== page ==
(19) Rutgers 20

(7-0, 4-0 away)

Pittsburgh 10

(6-2, 3-2 home)

Coverage: ESPN2

5:45 PM ET, October 21, 2006

Heinz Field, Pittsburgh, PA

1 2 3 4 T
#19RUTG 3 3 7 720
PITT 0 0 3 710

Top Performers

Passing: T. Palko (PITT) - 169 YDS, 1 TD

Rushing: R. Rice (RUTG) - 39 CAR, 225 YDS, 1 TD

Receiving: T. Underwood (RUTG) - 5 REC, 41 YDS, 1 TD

Rice runs for 225 as Rutgers upends Pitt, stays unbeaten

PITTSBURGH (AP) -- There's nothing deceptive about a Rutgers offense that gives the ball to Ray Rice on nearly every other play. Trickery isn't a necessity with a runner like Rice.

Rice's 63-yard run set up his own short touchdown in the fourth quarter immediately after Pittsburgh had closed to within three points, and the No. 19 Scarlet Knights won their first big test of the season by beating the Panthers 20-10 Saturday.

Rice carried 39 times for 225 yards to nearly outgain Pittsburgh by himself and put Rutgers in position to make a major move up the AP poll if it can beat No. 6 Louisville at home on Nov. 9 -- as long as it beats Connecticut on Oct. 29. Rutgers (7-0, 2-0) hasn't been unbeaten so deep into a season since 1976, when it was ranked as high as No. 17 but played mostly against Ivy League-type competition.

"It feels good," said Rutgers coach Greg Schiano, whose team also has No. 4 West Virginia still to play. "It puts us in position to keep moving forward."

Pitt (6-2, 2-1 Big East) had won four in a row and likely would have made the Top 25 with a victory. But a Panthers offense averaging 37.6 points did almost nothing against a Rutgers defense that was No. 1 nationally in scoring defense and No. 2 in total defense.

The Knights did what they do best: Run the ball, control the clock and get the ball back quickly when they did give it up. They sacked Tyler Palko four times and limited what was the nation's most efficient quarterback -- Palko had 17 touchdown passes and three interceptions -- to 169 yards passing. Rutgers outgained Pitt 340-236, 268-67 on the ground.

Rutgers has one of the worst passing offenses of any nationally ranked team. With a runner like Rice and a defense like this, it hardly mattered.

"We put ourselves in bad downs and distances, and you can't do that against a good football team," Palko said. "We didn't play well enough to win a big game and they did."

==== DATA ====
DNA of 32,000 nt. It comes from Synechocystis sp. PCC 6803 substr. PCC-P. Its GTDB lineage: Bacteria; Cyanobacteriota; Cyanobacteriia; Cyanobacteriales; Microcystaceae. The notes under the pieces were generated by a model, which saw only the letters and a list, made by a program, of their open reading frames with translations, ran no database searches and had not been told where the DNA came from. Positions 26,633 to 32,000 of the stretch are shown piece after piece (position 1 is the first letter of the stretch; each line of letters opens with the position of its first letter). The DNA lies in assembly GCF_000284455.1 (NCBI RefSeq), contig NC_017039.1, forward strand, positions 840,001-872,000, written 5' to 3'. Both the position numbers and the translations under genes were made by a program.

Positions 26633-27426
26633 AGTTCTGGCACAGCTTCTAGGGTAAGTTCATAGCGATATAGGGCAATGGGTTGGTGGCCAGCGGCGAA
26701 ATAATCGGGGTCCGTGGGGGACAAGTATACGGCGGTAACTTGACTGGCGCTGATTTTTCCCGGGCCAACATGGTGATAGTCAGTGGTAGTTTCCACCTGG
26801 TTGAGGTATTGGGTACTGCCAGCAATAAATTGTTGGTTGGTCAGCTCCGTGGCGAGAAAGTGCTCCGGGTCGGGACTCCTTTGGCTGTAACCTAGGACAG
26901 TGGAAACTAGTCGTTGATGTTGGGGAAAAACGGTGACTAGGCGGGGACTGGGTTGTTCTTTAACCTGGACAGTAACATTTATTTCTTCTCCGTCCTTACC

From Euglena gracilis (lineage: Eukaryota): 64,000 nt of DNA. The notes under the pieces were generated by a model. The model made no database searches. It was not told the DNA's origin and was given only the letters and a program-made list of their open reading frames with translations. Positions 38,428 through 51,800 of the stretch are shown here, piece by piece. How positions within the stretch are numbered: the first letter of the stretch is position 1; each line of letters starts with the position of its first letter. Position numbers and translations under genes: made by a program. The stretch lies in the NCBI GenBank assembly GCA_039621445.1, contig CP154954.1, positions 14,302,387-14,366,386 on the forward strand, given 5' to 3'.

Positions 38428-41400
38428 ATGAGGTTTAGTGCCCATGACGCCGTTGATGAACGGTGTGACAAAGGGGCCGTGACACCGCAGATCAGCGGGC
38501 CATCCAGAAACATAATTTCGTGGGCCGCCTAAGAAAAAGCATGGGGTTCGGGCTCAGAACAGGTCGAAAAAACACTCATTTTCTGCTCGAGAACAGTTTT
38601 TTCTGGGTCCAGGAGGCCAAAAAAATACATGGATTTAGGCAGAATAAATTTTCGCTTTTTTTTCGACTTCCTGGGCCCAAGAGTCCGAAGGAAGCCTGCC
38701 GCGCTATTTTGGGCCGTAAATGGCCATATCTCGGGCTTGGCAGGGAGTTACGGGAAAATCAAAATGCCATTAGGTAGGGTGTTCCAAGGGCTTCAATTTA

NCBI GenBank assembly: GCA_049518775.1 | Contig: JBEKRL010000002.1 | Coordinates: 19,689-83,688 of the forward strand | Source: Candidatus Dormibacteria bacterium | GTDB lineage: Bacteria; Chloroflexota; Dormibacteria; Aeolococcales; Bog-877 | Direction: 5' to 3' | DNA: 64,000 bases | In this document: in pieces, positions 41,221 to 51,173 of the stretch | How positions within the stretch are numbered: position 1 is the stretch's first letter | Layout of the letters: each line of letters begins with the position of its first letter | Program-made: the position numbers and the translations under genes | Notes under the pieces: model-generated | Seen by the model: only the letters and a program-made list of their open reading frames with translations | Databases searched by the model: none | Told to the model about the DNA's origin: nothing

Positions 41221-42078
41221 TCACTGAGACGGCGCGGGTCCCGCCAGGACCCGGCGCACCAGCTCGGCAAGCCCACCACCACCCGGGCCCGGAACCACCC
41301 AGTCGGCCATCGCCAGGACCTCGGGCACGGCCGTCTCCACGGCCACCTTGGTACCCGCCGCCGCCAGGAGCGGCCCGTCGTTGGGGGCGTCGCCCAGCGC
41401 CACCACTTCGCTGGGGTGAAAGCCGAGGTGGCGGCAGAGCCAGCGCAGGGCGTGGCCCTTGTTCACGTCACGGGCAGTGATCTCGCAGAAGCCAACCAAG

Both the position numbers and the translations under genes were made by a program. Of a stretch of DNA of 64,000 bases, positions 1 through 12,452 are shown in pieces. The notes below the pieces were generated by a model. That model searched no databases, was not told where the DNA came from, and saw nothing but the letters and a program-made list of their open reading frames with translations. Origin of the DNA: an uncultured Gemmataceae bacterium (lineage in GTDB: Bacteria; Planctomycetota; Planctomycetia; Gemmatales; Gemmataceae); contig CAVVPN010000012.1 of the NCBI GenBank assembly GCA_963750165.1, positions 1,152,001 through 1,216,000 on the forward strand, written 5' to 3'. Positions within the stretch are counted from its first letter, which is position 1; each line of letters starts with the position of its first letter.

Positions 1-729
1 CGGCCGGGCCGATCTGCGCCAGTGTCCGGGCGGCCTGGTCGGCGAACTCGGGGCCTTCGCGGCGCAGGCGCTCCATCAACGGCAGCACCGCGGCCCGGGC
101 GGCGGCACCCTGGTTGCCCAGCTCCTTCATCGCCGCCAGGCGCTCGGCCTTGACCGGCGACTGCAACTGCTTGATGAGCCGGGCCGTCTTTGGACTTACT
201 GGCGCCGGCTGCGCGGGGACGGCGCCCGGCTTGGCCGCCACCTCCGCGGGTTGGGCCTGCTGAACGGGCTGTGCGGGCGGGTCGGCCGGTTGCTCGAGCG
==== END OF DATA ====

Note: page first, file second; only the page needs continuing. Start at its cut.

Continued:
Rice, a sophomore who already has four career 200-yard games, was the difference as the nation's No. 4 rusher went over the 1,000-yard mark for the second time in as many seasons -- he now has 1,124 yards. After Pitt had drawn to within 13-10 on Palko's 8-yard pass to Oderick Turner early in the fourth quarter, Rice broke up the middle on the 63-yard run to the Pitt 27 that quickly swung the momentum back to Rutgers.

"That thing, it just parted, it just split and I had a burst and that was it right there," Rice said.

Two plays later, Rice ran off another 20 yards, then scored from the 2 a play later to again put the Knights up by two scores.

Right before the big run, Schiano came to Rice and asked how good he felt because, coach told player, "We're going to ride you."

"I told him I was good," Rice said. "He said I looked fresh, and I told him I was going to get stronger as the game went on."

Rutgers beat Pitt in successive seasons for the first time in school history. Pitt had won 19 of 22 in the series before losing 37-29 last season at Rutgers as Rice ran for 114 yards.

"Big players make big plays in big games," Pitt star cornerback Darrelle Revis said of Rice's pivotal run. "We couldn't bounce back from that."

Rice joins a growing list of recent-era 200-yard rushers against Pitt that includes West Virginia's Pat White, Virginia Tech's Kevin Jones and Notre Dame's Julius Jones. Rice finished seven yards short of Terrell Willis' school-record 232 yards against Temple in 1994.

"He's the real deal," Pitt coach Dave Wannstedt said. "He got into the secondary so fast (on the 63-yard run) we didn't have time to react."

Asked if Rice should be considered for some postseason honors, Schiano said, "If he keeps putting up these numbers. It's all about productivity, and he's doing things special backs do."

Rutgers had gone up 13-3 late in the third quarter. Mike Teel, who had more interceptions (seven) than touchdown passes (five) in an offense that was No. 109 nationally in passing, hit Tiquan Underwood on consecutive pass plays for 14 and 7 yards, the second for a touchdown. Underwood had only nine catches this season before making five for 41 yards.

Teel also missed a possible second touchdown pass late in the first half when Dennis Campbell, open in the end zone, juggled what would have been a touchdown catch and the ball touched the ground before he could control it.

Rutgers led 6-0 at the half on two field goals by Jeremy Ito but easily could have had a much bigger lead. The Scarlet Knights advanced to the Pitt 21 and 2 on consecutive drives late in the second quarter, but settled for Ito's 21-yarder with 29 seconds left in the half.

Ito had missed from the 38 a few minutes before but, three plays after that, Rutgers' Ron Girault recovered a fumble by Pitt's Derek Kinder after a 25-yard completion to the Knights' 39.

Rutgers hadn't allowed a point in the third quarter all season until Pitt drove for Conor Lee's 46-yard field goal on its first possession of the second half.